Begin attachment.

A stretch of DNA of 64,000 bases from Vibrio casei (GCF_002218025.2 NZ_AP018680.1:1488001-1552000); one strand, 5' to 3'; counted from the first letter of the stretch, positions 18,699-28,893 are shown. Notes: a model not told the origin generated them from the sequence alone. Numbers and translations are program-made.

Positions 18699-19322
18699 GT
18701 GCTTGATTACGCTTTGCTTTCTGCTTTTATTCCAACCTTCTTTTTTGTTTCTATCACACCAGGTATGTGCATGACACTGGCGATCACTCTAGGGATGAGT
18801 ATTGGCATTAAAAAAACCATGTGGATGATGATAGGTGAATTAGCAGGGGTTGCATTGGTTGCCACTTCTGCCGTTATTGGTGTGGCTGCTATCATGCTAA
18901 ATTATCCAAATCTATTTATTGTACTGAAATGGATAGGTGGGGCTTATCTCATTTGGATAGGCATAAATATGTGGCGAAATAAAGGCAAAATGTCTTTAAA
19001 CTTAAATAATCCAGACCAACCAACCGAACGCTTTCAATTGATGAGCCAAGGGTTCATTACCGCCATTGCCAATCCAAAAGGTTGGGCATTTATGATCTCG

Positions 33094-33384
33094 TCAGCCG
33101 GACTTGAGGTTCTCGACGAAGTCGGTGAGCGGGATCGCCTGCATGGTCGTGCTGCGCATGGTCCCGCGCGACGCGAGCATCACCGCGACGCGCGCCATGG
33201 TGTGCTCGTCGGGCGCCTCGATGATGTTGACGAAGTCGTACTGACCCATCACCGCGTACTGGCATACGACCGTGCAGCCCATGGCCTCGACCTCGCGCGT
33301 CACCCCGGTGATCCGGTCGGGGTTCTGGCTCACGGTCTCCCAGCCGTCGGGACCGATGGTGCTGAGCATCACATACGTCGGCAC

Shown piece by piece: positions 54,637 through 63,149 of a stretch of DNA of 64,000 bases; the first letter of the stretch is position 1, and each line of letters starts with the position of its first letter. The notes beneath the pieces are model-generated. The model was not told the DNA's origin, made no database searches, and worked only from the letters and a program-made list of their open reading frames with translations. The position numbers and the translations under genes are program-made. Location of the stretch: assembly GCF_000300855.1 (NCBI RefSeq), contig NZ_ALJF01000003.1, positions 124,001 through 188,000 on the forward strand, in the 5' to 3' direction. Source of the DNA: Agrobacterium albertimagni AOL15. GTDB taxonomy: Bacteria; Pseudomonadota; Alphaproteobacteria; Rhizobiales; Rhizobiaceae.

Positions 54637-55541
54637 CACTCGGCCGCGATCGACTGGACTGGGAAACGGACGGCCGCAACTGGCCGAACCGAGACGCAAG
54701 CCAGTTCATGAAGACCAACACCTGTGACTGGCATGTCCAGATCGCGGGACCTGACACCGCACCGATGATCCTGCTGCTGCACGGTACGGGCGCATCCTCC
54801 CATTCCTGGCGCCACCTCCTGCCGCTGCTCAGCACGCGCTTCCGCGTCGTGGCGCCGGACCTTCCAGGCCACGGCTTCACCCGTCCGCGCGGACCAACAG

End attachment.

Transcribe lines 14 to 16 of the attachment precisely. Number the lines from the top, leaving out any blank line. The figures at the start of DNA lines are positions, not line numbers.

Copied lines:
Positions 54637-55541
54637 CACTCGGCCGCGATCGACTGGACTGGGAAACGGACGGCCGCAACTGGCCGAACCGAGACGCAAG
54701 CCAGTTCATGAAGACCAACACCTGTGACTGGCATGTCCAGATCGCGGGACCTGACACCGCACCGATGATCCTGCTGCTGCACGGTACGGGCGCATCCTCC